chamois:  The word chamois (the name of a species of Alpine antelope) probably goes back to a language spoken in the Alps before the Romans penetrated northwards. They adopted it as late Latin camox, and in the local Romansch language it is kamuotsch, but the source of the English word is the related French chamois. Its use in the sense ‘soft wash-leather’, as originally made from the skin of the chamois, dates from the 16th century, although the spelling shammy is not recorded before the 17th century.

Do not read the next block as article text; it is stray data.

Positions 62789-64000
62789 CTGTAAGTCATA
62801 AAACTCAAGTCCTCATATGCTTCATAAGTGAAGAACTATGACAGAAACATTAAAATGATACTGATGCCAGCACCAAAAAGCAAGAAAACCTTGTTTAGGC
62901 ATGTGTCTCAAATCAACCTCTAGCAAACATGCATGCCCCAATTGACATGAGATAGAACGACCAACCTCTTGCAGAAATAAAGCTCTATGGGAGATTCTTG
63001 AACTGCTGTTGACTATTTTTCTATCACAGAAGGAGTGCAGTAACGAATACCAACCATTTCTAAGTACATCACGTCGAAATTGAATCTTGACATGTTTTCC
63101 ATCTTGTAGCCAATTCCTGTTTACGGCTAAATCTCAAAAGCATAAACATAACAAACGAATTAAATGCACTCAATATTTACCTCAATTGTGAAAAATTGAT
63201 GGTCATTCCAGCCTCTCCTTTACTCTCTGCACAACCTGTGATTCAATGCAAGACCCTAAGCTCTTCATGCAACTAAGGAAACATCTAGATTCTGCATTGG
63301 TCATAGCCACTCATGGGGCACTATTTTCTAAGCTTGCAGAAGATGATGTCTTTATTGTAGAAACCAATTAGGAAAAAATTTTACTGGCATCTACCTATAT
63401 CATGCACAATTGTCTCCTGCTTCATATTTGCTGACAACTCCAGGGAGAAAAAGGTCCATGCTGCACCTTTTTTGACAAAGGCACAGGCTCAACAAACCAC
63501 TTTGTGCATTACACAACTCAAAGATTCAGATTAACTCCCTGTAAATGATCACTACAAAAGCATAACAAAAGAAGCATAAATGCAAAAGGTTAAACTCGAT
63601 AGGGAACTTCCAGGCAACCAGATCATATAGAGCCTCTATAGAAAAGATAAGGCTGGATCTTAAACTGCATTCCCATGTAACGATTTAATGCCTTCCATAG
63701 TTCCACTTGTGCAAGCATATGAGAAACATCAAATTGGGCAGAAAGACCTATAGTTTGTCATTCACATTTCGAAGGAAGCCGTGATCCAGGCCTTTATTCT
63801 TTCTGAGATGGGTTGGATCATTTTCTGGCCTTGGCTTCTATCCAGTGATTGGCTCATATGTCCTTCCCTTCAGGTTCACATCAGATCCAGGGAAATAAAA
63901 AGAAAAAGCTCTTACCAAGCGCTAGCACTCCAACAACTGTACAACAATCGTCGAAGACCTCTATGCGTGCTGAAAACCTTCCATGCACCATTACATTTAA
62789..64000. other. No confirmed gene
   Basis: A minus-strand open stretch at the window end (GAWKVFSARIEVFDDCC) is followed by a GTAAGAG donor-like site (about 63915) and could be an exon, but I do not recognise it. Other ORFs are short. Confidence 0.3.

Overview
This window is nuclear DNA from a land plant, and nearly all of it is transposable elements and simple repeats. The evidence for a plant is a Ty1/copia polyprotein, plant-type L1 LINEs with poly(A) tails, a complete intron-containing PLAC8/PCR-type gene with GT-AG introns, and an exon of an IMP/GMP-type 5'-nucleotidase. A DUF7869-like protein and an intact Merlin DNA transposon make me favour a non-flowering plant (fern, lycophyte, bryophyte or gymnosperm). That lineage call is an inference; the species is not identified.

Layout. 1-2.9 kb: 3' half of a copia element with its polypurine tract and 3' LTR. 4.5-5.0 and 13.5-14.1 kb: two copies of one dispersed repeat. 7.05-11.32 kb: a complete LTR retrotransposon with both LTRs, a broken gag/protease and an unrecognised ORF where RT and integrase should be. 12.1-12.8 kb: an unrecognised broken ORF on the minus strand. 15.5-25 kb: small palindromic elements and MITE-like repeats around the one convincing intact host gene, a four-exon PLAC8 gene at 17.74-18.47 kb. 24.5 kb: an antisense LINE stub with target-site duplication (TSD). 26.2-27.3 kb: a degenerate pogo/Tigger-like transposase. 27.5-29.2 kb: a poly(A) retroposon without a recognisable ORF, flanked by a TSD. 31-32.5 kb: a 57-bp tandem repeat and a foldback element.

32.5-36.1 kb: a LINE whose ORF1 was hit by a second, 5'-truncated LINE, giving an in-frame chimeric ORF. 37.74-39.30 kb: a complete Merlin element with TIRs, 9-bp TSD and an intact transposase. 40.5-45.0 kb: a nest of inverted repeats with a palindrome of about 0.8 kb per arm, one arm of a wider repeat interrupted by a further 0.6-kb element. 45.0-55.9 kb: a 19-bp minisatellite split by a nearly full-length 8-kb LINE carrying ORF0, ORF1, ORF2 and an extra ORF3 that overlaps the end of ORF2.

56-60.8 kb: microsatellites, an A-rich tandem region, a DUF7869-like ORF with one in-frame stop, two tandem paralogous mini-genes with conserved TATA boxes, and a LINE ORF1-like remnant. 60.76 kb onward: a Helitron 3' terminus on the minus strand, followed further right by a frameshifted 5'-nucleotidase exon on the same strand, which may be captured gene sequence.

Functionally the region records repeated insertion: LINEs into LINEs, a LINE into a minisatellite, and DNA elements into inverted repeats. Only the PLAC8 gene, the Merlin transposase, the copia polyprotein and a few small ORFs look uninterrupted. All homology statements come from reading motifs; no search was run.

1550s, "Alpine antelope;" 1570s, "soft leather," originally "skin of the chamois," from Middle French chamois "Alpine antelope" (14c.), from Late Latin camox (genitive camocis), perhaps from a pre-Latin Alpine language that also produced Italian camoscio, Spanish camuza, Old High German gamiza, German Gemse (though some of these might be from Latin camox). As a verb, "to polish with chamois," from 1934.